Cyberbullying is a growing problem among today’s teens.
With the evolution of social media and how teens are using the internet, cyberbullying has become a growing problem. Websites like Facebook and Twitter have been blamed for young people taking their lives after the sites were used as tools for constant and relentless attacks from peers.
Now, advocates are hoping to use the power of social media to harvest it as a tool to prevent teen suicides. The idea behind new initiatives is to provide online resources such as discussion forums and chat rooms for those who need an outlet and don’t know where else to turn. By giving bullied teens a safe space to go for help, advocates hope to be able to intervene and save lives.
Other ideas include trying to educate social media users on how to identify and react to messages that may have an underlying message or indication that an individual is preparing to harm themselves. Facebook has implemented a feature that allows users to report a post if they believe a Facebook “friend” is considering harming themselves (click on the drop-down arrow next to any post and users should see the option). For more serious posts, Facebook may reach out to the individual with resources.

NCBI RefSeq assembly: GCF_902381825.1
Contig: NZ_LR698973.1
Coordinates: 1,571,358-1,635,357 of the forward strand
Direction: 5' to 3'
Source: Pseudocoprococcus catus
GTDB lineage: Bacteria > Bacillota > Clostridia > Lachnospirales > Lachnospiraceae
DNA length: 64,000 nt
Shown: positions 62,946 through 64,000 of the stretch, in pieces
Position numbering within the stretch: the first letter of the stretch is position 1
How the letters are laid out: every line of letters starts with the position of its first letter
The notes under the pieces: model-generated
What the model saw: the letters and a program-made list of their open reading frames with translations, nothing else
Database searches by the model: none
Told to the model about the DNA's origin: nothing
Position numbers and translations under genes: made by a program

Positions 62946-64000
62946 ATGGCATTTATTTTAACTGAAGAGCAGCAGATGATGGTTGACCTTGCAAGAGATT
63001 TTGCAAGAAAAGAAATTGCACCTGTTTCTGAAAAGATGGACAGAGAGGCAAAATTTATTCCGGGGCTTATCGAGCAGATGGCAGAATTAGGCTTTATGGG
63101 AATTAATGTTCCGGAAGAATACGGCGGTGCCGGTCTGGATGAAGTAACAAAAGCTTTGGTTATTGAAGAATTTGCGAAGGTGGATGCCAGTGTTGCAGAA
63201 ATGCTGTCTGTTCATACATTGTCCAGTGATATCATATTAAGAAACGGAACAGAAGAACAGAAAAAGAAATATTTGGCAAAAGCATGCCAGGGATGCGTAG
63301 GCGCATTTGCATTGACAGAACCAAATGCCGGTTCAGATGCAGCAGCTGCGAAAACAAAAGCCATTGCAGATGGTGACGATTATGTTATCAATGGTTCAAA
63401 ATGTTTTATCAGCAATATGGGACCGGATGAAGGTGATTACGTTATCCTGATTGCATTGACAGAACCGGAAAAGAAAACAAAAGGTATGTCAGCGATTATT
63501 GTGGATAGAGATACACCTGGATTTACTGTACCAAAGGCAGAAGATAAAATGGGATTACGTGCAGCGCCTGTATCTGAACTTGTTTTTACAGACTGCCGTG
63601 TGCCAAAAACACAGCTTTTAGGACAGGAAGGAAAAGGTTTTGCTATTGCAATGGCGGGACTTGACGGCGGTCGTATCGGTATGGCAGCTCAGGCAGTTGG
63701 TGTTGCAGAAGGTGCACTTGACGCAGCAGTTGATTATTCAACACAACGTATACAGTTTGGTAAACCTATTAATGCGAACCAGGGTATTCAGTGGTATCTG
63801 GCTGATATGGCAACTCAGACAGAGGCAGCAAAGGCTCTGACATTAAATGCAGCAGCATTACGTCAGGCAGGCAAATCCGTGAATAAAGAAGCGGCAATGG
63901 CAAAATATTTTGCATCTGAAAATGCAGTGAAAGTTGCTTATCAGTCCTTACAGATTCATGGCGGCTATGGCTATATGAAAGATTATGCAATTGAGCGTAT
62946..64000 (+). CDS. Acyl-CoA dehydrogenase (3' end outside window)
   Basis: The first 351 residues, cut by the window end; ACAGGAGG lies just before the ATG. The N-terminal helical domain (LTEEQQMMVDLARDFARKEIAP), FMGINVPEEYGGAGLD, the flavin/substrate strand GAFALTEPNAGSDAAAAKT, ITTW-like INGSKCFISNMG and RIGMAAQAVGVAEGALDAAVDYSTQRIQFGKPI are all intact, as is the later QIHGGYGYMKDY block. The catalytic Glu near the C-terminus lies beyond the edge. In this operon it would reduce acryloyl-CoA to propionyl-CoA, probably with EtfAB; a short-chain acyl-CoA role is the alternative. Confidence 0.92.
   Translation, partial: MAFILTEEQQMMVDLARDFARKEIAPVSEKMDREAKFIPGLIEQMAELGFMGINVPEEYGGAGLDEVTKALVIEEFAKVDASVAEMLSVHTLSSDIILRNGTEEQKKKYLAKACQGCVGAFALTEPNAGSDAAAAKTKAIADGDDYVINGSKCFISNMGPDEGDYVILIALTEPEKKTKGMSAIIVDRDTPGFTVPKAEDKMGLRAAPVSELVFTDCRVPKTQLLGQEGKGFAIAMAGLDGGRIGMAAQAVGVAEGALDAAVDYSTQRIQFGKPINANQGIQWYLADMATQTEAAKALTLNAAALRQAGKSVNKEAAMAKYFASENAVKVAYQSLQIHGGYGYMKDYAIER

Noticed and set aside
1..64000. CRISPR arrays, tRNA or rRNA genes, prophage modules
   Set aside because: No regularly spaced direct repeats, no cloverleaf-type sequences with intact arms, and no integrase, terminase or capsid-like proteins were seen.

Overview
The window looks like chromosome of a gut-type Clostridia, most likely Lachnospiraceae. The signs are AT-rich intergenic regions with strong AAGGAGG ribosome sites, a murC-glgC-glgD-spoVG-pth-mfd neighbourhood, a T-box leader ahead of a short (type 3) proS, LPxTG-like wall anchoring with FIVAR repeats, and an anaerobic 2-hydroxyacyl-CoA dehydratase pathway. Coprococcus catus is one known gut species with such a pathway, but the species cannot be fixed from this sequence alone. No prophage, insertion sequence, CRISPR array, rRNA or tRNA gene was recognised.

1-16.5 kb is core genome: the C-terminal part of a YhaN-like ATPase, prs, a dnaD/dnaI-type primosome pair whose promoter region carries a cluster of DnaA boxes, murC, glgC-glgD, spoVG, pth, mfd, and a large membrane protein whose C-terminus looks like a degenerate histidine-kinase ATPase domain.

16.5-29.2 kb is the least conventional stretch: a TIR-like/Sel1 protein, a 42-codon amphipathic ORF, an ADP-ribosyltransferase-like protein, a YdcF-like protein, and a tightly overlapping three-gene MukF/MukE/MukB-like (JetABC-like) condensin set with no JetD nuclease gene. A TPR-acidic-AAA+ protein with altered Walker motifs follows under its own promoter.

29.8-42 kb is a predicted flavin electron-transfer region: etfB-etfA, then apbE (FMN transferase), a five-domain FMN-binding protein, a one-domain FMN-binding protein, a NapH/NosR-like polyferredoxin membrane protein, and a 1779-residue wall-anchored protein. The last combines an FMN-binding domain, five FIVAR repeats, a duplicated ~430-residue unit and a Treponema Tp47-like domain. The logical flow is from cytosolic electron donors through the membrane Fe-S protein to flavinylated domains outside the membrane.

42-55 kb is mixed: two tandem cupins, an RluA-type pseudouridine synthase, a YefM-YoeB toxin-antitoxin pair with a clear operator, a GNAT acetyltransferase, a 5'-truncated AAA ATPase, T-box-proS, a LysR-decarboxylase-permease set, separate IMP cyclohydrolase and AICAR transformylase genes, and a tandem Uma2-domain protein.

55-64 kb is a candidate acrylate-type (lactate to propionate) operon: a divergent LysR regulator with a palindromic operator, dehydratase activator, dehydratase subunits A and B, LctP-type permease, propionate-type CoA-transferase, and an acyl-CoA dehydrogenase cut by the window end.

Programs are trying to reach teens when they need help.
David Bond, vice president of programs for The Trevor Project, touts the programs online community, Trevor Space, as an online community for LGBTQ youth that is a safe space that teens may not otherwise have. Studies have indicated that LGBTQ youth face higher rates of bullying than their peers.
“People can go online and be free of the bullying they face on Facebook. You can post about your experiences and others will connect with you,” Mr. Bond said. “Imagine if you are living in a rural community and don’t have access to a center. Here’s an online space where you can build a community.”